Thursday, September 7, 2006
Under the Stars big success
By SUE WATSON
The art of John James Audubon was celebrated at Strawberry Plains Audubon Center Thursday with a candlelight dinner, Celtic and bluegrass music, tours of the Davis House and a special presentation about the naturalist’s historic bird art.
Alan Gehret, curator of collections for the Audubon Museum at Audubon Park in Henderson, Ky, provided a detailed insight into Audubon’s travels, observations, journals and drawings during the Audubon Under the Stars event.
“Audubon would have reveled to see this,” Gehret said with a sweep of the arms, referring to the beautiful Strawberry Plains. “The name Audubon is synonymous with birds, but the legacy he’s left us goes much further than that. He painted birds and mammals.
“The work as a whole with regards to mammals stands as a tribute by itself to Audubon.”
Audubon travelled over the great waterways and observed birds and mammals during a time when there was an abundance of wildlife in the Americas and his recorded observations stand as a historic record of a time when wildlife flourished.
Since then five species of birds Audubon observed are extinct, including the ivory-billed woodpecker and the passenger pigeon, Gehret said.
Audubon’s legacy extends to his adventurous accounts of the scenes he described in detail.
“He left us a record of this nation in its wildness - a record of an America we will never see,” Gehret said. “His works are there for us to learn about and marvel at the things he recorded that took place. The things that Audubon wrote about are some things that are gone.”
As Audubon travelled he painted portraits and street signs and taught dancing to the daughters of plantation owners to pay his way so he could do what he loved best, record in paintings and words the grandeur of an unspoiled America.
From New Orleans to the falls of the Ohio River, Audubon described and portrayed the changing world he saw, Gehret said.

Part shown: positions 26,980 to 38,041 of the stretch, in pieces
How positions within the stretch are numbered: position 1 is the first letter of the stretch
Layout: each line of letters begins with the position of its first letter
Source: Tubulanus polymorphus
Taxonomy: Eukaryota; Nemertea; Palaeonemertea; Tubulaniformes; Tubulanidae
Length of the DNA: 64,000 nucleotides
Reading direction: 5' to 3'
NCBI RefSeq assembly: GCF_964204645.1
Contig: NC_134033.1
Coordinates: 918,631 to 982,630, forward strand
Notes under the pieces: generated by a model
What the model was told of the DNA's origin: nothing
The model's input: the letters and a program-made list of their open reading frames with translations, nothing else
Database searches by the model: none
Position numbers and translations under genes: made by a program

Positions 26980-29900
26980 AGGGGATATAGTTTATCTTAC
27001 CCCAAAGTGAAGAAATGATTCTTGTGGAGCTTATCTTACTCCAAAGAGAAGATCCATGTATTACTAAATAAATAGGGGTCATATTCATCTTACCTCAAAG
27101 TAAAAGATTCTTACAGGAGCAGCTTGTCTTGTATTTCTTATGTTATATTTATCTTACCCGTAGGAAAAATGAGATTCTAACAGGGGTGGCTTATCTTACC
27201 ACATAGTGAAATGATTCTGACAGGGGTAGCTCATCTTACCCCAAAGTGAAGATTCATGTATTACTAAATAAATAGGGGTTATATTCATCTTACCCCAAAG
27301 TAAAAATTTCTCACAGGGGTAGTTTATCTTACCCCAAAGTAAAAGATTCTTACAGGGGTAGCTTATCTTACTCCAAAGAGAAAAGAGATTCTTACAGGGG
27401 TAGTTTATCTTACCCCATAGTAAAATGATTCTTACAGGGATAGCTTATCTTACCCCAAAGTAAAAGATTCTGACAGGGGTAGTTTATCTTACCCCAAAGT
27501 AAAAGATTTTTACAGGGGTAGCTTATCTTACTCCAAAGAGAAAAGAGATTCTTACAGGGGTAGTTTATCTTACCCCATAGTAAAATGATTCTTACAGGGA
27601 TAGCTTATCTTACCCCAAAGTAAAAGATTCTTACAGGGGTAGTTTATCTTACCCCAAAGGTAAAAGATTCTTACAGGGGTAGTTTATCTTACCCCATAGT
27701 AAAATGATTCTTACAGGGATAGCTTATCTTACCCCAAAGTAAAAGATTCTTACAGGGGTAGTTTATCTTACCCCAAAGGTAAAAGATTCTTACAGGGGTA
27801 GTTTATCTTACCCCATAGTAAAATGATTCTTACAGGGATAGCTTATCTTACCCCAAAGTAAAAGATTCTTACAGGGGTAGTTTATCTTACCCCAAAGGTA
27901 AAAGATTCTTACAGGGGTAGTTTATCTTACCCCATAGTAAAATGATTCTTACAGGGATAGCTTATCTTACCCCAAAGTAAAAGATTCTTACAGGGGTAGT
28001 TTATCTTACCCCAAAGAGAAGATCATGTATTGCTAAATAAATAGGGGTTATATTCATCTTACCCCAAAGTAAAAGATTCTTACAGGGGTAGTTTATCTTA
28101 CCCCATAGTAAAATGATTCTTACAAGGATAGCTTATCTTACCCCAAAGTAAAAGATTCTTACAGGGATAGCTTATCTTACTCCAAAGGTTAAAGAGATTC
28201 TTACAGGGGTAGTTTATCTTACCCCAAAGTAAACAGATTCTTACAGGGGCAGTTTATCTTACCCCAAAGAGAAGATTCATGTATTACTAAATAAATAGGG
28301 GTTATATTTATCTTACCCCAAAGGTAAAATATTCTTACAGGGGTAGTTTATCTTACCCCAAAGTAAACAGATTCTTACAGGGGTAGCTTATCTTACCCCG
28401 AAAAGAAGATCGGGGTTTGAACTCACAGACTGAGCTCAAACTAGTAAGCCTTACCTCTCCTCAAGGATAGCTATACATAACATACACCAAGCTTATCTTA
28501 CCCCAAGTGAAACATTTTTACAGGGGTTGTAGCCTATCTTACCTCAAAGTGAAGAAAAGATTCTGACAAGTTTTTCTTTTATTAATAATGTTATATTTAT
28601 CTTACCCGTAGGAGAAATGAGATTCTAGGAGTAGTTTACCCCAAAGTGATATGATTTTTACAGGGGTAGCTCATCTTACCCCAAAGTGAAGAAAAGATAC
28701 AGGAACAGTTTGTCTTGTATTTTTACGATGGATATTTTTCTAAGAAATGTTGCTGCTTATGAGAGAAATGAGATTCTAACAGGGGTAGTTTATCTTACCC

The great rivers became the major sites of transportation and commerce and settlers populated their banks. With that came the expansion of commerce and the westward push of the frontiersmen. The sights and sounds of the abundant life of the passenger pigeon whose migration was described like thunder and whose tribes blackened the sky during their annual migration were dulled and quieted as humans encroached on the habitats of these very large populations. They would go unnoticed by future generations save the records of Audubon which preserved the knowledge of this America. Both birds and plants are recorded in Audubon’s paintings.
In 1914 the last passenger pigeon, Martha, died in the Cincinnati Zoo, Gehret said.
The original works of John James Audubon are exhibited in the New York Historic Society Museum. About 90 complete sets of Audubon’s elephant folio size book, “The Birds in America” have survived. The museum in Henderson, Ky, holds the largest collection of Audubon’s work in the world.
The 2006 Hummingbird Migration Celebration takes place this weekend, September 8, 9, and 10, at Strawberry Plains Audubon Center in Holly Springs. The event is one of the largest Audubon-sponsored nature festivals in the country and coincides with the peak southward migration of the ruby-throated hummingbird.
For more on the seventh annual event, festival tickets and celebration events, please visit http://www.msaudubon.org or call the Strawberry Plains Audubon Center, at 662-252-1155. Tickets are $5 for adults, $3 for children (plus $2 per vehicle parking). Admission for commercial vans is $50, and there is a charge of $150 for tour buses.
(662) 252-4261 or email@example.com
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